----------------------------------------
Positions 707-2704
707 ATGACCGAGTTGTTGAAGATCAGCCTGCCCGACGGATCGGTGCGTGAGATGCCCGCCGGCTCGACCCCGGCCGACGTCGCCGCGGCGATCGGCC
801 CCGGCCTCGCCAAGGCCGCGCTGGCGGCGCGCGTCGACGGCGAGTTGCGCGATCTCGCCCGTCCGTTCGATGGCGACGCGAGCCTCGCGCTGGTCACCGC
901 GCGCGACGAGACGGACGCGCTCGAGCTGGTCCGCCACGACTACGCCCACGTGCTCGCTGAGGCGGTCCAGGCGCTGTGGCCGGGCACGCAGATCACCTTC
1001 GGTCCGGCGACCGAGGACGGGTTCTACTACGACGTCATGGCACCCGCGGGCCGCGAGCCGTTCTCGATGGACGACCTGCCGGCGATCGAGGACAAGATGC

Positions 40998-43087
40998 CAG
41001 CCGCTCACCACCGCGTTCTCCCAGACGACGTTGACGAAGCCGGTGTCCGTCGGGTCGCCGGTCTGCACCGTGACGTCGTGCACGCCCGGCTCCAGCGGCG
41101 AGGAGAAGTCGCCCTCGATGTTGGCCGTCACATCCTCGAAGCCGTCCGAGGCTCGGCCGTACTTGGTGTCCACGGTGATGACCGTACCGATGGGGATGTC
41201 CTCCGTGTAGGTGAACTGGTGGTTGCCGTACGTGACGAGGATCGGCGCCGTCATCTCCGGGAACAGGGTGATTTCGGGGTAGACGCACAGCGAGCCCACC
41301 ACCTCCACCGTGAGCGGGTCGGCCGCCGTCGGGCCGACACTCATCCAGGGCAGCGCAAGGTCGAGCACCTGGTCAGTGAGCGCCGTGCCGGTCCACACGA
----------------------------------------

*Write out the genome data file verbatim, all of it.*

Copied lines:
Positions 707-2704
707 ATGACCGAGTTGTTGAAGATCAGCCTGCCCGACGGATCGGTGCGTGAGATGCCCGCCGGCTCGACCCCGGCCGACGTCGCCGCGGCGATCGGCC
801 CCGGCCTCGCCAAGGCCGCGCTGGCGGCGCGCGTCGACGGCGAGTTGCGCGATCTCGCCCGTCCGTTCGATGGCGACGCGAGCCTCGCGCTGGTCACCGC
901 GCGCGACGAGACGGACGCGCTCGAGCTGGTCCGCCACGACTACGCCCACGTGCTCGCTGAGGCGGTCCAGGCGCTGTGGCCGGGCACGCAGATCACCTTC
1001 GGTCCGGCGACCGAGGACGGGTTCTACTACGACGTCATGGCACCCGCGGGCCGCGAGCCGTTCTCGATGGACGACCTGCCGGCGATCGAGGACAAGATGC

Positions 40998-43087
40998 CAG
41001 CCGCTCACCACCGCGTTCTCCCAGACGACGTTGACGAAGCCGGTGTCCGTCGGGTCGCCGGTCTGCACCGTGACGTCGTGCACGCCCGGCTCCAGCGGCG
41101 AGGAGAAGTCGCCCTCGATGTTGGCCGTCACATCCTCGAAGCCGTCCGAGGCTCGGCCGTACTTGGTGTCCACGGTGATGACCGTACCGATGGGGATGTC
41201 CTCCGTGTAGGTGAACTGGTGGTTGCCGTACGTGACGAGGATCGGCGCCGTCATCTCCGGGAACAGGGTGATTTCGGGGTAGACGCACAGCGAGCCCACC
41301 ACCTCCACCGTGAGCGGGTCGGCCGCCGTCGGGCCGACACTCATCCAGGGCAGCGCAAGGTCGAGCACCTGGTCAGTGAGCGCCGTGCCGGTCCACACGA